UPDATE 10am Thursday 25 October 2018: Since the publication of this article Beef Central has received information from MLA that despite statements to Senate Estimates hearings that a judgement is expected in November, no actual date has been set by the Federal Court so it is still not clear whether the judgement will be handed down in November or at a later date.
A court decision with potentially dramatic implications for the future of Australian cattle research is expected next month.
Meat & Livestock Australia and Dairy Australia are appealing through the Australian Federal Court a decision by IP Australia to allow a US shelf company to patent the genetic makeup of Australian cattle.
If it proceeds the Australian livestock industry fears the patent could lead to substantial license fees being imposed on genetic technology that is at present routinely used for industry research, adding to the cost of future productivity and profitability improvements and potentially curbing future research.
Meat & Livestock Australia managing director Richard Norton told a Senate Estimates hearing in Canberra on Tuesday that after months of delay, the Australian Federal Court is expected to hand down its decision on the appeal in November.
That judgement had been expected by August, but Mr Norton said a delay had been occurred because US corporation Cargill Pty Ltd, whch had been one of the co-applicants for the patent claim along with US shelf-company Branhaven LLC, has now signed its rights to appeal to another shelf-company, one with the same director as Branhaven LLC.
A spokesperson for Cargill Australia confirmed to Beef Central today that Cargill Pty Ltd has assigned its rights in the Australian ‘253 Patent Application to a company called “SelectTraits Genomics LLC”.
SelectTraits Genomics LLC has now been joined as a party to the Court proceeding.
The development means Cargill is no longer a co-owner of the Australian ‘253 Patent Application.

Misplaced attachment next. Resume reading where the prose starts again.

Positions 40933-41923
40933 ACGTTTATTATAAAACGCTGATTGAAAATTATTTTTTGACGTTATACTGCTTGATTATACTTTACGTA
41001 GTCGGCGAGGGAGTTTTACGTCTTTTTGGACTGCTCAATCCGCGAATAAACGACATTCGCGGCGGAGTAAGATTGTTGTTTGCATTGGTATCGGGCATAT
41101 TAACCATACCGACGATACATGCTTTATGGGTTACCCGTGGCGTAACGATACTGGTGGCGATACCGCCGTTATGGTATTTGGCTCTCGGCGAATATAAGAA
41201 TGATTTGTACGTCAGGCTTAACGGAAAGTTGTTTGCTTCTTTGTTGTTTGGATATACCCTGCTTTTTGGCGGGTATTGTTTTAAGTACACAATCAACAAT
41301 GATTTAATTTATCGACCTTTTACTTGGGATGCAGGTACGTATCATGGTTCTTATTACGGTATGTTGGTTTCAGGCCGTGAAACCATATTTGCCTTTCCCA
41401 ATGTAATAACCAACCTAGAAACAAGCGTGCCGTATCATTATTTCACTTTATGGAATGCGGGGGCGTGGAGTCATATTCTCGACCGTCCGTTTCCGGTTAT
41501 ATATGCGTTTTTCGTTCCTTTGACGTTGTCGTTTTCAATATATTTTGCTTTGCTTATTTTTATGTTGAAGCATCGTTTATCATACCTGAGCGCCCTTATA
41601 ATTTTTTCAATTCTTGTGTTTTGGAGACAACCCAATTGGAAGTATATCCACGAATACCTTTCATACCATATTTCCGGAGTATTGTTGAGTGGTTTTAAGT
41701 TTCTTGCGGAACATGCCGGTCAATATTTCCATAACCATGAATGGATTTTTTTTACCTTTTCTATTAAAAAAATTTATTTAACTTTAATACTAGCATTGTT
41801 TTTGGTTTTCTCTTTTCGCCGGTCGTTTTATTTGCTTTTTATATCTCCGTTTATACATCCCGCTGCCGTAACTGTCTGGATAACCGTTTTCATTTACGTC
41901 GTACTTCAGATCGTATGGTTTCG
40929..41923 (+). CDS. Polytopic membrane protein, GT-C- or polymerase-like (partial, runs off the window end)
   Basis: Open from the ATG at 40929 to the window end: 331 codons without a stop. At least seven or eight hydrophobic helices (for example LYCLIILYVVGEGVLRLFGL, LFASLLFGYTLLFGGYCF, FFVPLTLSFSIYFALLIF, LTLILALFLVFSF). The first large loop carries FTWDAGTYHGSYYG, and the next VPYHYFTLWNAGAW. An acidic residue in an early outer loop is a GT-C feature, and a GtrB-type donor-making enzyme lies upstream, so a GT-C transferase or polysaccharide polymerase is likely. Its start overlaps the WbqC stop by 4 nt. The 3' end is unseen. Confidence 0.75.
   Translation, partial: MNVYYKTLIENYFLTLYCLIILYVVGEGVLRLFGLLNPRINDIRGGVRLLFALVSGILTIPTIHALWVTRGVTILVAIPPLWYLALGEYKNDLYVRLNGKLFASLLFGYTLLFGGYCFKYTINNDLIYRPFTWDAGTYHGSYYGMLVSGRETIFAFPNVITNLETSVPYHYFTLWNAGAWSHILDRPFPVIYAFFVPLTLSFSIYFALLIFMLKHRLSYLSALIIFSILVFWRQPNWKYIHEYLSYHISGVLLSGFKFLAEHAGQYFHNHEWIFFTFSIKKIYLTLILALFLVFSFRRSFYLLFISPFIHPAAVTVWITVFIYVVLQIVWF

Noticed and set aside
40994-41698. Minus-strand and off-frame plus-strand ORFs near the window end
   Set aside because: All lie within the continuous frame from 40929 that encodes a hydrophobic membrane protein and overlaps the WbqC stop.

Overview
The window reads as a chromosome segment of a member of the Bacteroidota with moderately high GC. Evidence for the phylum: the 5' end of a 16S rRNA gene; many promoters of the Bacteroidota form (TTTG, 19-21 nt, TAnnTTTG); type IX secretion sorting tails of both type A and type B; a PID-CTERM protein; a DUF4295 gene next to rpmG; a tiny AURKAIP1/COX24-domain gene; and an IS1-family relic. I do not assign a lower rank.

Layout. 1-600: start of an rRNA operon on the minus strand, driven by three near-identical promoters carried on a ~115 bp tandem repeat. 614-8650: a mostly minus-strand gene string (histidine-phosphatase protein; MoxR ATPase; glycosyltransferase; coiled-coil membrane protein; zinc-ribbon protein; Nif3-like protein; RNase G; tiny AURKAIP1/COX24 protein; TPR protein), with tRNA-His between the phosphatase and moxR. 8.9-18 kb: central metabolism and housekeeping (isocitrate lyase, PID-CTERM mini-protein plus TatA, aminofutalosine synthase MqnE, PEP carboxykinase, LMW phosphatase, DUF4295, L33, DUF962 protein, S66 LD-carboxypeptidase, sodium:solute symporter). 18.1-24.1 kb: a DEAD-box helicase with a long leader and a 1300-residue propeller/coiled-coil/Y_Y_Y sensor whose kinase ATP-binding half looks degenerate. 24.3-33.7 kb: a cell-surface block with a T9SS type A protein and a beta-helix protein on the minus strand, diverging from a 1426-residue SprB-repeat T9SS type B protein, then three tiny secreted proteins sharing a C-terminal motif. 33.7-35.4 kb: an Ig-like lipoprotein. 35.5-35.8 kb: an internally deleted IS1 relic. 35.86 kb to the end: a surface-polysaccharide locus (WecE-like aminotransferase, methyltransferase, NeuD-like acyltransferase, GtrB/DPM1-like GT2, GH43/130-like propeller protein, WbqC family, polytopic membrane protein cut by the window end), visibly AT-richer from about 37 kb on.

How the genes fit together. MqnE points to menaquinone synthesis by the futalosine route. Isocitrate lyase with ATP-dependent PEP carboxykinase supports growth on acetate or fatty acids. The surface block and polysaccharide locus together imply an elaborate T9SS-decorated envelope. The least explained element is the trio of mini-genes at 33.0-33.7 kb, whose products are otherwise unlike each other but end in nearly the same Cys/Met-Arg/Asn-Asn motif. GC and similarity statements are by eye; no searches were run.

While limited in its ability to comment publicly on the ongoing court proceedings, from the start of the process Cargill said Branhaven only acquired the interest in the patent application following the bankruptcy of its previous partner Metamorphix, and, as a joint owner of the application, was unable to act independently in relation to the patent application, and could not withdraw the patent application without the consent of Branhaven LLC. From the outset Cargill said it was not be actively defending the appeal against the patent application by MLA and Dairy Australia.
“Regarding the current Australian Federal Court case, other than dealing with Court ordered document production and making submissions on costs, Cargill did not actively participate in the litigation in Australia,” a spokesperson for Cargill Australia said.
“Cargill cannot otherwise comment on matters that are before the Court.”
In a decision made earlier this year the Federal Court judge overseeing the case advised the joint applicants to narrow the basis of their claim. They were given the opportunity to amend their application accordingly, and a final judgement is now expected some time next month.
At a Senate Estimates hearing in May, staff from the Department of Agriculture and Water Resources advised that the department had received advice from IP Australia indicating that when the original patent application was put forward by Branhaven over a decade ago, Australian IP law was different. Legislation had subsequently changed, and broad applications would no longer be accepted, was the advice given to the department by the patent regulator.